A new collection of technical briefs highlight strategic approaches, innovations, results and lessons learned in implementing systems-wide interventions to strengthen pharmaceutical systems and services in three countries: South Africa, Namibia and Ethiopia. Click on the thumbnails below to read the full technical briefs. Strengthening Namibia’s Pharmacy Sector and Workforce Strengthening the Leadership and Management of […]
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Developing a CMS strategic plan can help align pharmaceutical supply chain objectives with overall public-sector health supply chain strategies. It can help ensure that health commodities are readily available to health facilities through an uninterrupted supply chain; minimize waste and losses; improve business and financial growth; and respond to changes in the supply chain, such as new technologies and emerging markets. In addition, advocating for and encouraging stakeholders to assess the medicine supply chain system can increase interest in generating additional technical, financial, and material resources for health care. Supply chain interventions can also contribute to improving rational medicine use and strengthening pharmaceutical regulation.
Systems thinking is now a widely accepted concept in global health. Governments, donors, and other actors in global health recognize that guaranteeing the availability of medicines is a necessary, but insufficient component to improving health outcomes. Rather, medicines availability must be bolstered by other components, such as ensuring that quality medicines are available and prescribed and dispensed appropriately by health care workers; patients must also use medicines properly. In order to achieve improvements in health for their populations and address health inequities, governments and donors must invest in strengthening health systems. A health system depends on its subcomponent, a pharmaceutical system, for the continuous availability of safe, effective, and affordable essential medicines and other health technologies of assured quality to deliver effective health interventions that improve health outcomes. This is in alignment with USAID’s Vision for Health Systems Strengthening (2015-2019). To this end, the USAID-funded Systems for Improved Access to Pharmaceuticals and Services (SIAPS) Program focuses on achieving positive health outcomes by assuring the availability of quality pharmaceutical products and effective pharmaceutical services.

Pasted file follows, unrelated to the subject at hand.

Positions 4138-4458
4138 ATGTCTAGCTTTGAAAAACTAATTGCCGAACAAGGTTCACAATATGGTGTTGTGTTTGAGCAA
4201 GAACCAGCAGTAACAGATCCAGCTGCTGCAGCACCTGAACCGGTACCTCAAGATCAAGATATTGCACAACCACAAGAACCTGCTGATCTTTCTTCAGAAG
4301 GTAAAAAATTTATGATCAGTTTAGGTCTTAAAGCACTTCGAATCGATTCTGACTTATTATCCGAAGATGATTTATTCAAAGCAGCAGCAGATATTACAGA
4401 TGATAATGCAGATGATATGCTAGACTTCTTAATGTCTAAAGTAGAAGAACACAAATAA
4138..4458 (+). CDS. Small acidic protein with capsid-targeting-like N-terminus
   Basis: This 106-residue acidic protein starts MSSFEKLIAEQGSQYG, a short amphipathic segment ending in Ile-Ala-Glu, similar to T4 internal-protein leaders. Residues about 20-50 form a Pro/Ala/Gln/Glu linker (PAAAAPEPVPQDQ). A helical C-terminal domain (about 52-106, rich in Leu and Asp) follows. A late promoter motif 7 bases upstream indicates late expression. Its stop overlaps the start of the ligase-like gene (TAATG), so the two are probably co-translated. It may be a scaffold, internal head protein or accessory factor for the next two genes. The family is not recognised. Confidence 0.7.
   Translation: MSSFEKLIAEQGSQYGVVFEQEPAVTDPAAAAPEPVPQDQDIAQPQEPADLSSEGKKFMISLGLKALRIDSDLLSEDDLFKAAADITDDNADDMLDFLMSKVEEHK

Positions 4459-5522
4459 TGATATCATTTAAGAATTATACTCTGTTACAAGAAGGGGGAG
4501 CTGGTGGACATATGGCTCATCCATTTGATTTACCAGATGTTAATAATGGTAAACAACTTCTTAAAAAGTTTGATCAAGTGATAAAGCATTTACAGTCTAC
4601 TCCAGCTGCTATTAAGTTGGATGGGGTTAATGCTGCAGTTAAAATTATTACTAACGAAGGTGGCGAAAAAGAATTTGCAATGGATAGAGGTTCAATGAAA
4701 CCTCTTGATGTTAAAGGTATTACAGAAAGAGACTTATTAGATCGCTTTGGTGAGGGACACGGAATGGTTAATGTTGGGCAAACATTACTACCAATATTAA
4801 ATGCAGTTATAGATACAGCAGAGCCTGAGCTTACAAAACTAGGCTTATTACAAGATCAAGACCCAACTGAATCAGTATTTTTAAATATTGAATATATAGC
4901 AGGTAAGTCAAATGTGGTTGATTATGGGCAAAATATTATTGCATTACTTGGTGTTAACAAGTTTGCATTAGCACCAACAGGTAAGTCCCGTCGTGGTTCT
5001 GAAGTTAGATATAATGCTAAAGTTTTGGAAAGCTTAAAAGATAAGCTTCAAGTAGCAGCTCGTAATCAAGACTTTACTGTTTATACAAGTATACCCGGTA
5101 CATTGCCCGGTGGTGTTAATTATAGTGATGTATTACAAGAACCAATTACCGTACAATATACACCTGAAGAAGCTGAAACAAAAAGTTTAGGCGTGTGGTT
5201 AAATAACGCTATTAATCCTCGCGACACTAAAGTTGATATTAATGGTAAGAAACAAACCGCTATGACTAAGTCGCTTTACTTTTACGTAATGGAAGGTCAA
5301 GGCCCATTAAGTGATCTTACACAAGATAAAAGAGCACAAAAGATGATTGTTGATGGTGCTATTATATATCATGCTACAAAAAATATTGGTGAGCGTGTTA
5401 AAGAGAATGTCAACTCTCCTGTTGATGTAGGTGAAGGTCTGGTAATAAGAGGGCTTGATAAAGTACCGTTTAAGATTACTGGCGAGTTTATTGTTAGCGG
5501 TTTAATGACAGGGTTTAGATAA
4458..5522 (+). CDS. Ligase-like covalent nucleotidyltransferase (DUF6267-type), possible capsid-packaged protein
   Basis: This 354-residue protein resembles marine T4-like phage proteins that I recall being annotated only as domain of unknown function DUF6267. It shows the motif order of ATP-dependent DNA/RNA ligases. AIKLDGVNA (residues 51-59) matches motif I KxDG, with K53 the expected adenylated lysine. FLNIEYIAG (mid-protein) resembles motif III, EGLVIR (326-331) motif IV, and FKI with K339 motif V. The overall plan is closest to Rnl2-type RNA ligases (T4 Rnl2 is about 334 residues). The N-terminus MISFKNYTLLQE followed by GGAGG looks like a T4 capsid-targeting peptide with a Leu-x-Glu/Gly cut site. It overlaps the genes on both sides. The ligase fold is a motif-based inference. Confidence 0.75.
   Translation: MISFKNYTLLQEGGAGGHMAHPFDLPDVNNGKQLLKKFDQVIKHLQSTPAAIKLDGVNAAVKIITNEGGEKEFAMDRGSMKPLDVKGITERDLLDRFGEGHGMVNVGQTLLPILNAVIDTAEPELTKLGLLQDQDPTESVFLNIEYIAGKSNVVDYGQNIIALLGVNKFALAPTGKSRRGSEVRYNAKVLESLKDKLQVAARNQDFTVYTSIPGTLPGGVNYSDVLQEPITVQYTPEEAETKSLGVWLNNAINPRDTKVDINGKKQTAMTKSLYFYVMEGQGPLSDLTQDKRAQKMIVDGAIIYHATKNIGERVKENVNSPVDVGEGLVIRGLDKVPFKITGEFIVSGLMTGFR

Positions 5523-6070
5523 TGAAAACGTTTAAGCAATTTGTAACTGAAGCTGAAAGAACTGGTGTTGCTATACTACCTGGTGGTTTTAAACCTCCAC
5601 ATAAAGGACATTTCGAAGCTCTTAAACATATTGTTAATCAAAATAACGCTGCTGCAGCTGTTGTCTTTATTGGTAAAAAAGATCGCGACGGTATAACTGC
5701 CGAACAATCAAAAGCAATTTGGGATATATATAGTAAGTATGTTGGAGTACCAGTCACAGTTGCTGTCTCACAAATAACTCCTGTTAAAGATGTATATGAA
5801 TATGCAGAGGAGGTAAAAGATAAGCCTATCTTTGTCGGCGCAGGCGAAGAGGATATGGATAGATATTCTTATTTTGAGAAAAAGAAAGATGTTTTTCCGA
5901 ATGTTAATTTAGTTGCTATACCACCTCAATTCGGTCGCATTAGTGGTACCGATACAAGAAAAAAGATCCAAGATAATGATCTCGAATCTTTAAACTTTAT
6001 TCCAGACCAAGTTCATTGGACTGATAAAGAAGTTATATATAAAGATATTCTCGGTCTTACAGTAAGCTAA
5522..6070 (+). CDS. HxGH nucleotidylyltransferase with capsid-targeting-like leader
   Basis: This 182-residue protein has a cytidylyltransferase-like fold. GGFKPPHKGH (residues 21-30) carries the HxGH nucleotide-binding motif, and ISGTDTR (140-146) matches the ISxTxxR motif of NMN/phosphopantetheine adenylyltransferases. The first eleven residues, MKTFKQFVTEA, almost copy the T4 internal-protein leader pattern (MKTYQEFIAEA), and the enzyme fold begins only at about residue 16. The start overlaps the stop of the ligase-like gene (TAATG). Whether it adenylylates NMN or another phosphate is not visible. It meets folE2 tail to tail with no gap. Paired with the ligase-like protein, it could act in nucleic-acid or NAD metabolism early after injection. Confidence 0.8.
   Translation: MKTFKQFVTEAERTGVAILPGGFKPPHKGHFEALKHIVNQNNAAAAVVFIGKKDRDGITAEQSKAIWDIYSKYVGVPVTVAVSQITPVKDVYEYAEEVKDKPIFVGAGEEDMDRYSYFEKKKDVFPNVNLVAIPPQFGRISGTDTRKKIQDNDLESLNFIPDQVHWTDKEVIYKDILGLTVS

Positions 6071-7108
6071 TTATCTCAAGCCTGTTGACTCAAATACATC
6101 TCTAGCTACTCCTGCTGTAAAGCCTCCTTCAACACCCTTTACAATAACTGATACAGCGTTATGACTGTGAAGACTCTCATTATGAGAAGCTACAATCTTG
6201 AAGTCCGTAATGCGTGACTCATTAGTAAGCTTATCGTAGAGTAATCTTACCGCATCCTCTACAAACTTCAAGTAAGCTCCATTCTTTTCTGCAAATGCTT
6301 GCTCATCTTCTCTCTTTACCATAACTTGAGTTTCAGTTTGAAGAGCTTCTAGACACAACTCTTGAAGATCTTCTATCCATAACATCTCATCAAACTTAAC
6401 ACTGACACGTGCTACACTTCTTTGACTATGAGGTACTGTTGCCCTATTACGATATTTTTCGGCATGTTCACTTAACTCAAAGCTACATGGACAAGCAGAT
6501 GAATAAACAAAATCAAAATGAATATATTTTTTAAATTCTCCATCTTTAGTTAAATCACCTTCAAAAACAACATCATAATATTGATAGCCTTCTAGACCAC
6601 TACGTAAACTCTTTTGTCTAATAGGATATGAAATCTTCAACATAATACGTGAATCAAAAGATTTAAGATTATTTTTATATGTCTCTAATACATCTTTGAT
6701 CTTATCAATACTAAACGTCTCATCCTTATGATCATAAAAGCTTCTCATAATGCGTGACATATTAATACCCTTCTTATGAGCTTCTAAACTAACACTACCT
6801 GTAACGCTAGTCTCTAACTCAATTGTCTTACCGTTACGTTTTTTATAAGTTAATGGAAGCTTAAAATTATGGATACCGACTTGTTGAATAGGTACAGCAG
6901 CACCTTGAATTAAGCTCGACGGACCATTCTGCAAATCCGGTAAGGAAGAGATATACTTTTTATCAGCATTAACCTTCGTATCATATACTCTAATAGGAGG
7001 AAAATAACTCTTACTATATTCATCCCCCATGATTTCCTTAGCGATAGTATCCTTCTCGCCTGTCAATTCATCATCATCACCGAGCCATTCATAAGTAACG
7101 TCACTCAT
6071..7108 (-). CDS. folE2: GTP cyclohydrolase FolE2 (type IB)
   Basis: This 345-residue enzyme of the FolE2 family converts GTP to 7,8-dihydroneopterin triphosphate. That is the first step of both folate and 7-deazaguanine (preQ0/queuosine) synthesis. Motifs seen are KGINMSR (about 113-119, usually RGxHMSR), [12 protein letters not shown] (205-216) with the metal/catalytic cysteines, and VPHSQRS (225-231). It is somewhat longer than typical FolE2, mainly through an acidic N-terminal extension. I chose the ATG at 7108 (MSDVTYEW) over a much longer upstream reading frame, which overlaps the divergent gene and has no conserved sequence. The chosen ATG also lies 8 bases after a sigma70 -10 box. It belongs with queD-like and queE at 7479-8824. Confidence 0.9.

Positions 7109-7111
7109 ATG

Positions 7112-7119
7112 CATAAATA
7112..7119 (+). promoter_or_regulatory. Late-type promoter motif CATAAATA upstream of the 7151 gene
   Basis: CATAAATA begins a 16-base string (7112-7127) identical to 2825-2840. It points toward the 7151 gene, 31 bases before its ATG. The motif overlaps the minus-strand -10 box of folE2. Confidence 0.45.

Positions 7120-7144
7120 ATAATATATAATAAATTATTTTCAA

Technical Approach to Developing a Strategic Plan to Strengthen the Central Medical Store: The Case of Pharmacie Populaire du Mali
This document describes the techniques and experiences of and lessons learned from developing a strategic plan for the Pharmacie Populaire du Mali (PPM). Technical assistance providers, managers of pharmaceutical supply chain organizations, and consultants can adapt this information to suit local contexts and needs and apply it to their own public health pharmaceutical supply chain strategic plans.
SIAPS employed a systematic and structured approach to support PPM in developing its first strategic plan, including defining the scope and refining the task of developing a strategic plan through consultation with key stakeholders; conducting a national supply chain situational analysis that included country context–political, environmental, social, legislative, economic, and ethical factors–identifying gaps between the organization’s mission and vision and the expectations of clients and stakeholders; prioritizing and developing strategic objectives; and action planning and budgeting.
Global partnerships and new models of TB care are crucial to success in the fight against multidrug-resistant tuberculosis (MDR-TB), according to speakers at a panel discussion on the White House National Action Plan for Combating MDR-TB. The plan, which was released in December, aims to treat 35% of all MDR-TB patients in the 10 countries with the highest TB burden […]